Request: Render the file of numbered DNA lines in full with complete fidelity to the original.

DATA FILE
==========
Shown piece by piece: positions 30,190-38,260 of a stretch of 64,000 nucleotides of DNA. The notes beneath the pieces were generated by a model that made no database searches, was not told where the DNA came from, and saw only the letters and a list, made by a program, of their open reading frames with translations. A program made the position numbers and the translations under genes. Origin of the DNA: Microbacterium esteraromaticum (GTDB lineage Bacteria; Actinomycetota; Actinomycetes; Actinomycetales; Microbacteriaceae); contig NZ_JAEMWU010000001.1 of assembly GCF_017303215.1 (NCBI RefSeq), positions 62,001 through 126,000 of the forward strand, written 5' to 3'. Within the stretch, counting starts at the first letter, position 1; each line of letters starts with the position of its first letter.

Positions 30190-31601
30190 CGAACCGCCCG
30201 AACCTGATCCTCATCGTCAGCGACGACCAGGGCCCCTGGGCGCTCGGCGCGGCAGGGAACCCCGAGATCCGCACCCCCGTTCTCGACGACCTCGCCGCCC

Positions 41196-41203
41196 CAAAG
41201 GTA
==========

Shown piece by piece: positions 30,190-38,260 of a stretch of 64,000 nucleotides of DNA. The notes beneath the pieces were generated by a model that made no database searches, was not told where the DNA came from, and saw only the letters and a list, made by a program, of their open reading frames with translations. A program made the position numbers and the translations under genes. Origin of the DNA: Microbacterium esteraromaticum (GTDB lineage Bacteria; Actinomycetota; Actinomycetes; Actinomycetales; Microbacteriaceae); contig NZ_JAEMWU010000001.1 of assembly GCF_017303215.1 (NCBI RefSeq), positions 62,001 through 126,000 of the forward strand, written 5' to 3'. Within the stretch, counting starts at the first letter, position 1; each line of letters starts with the position of its first letter.

Positions 30190-31601
30190 CGAACCGCCCG
30201 AACCTGATCCTCATCGTCAGCGACGACCAGGGCCCCTGGGCGCTCGGCGCGGCAGGGAACCCCGAGATCCGCACCCCCGTTCTCGACGACCTCGCCGCCC

Positions 41196-41203
41196 CAAAG
41201 GTA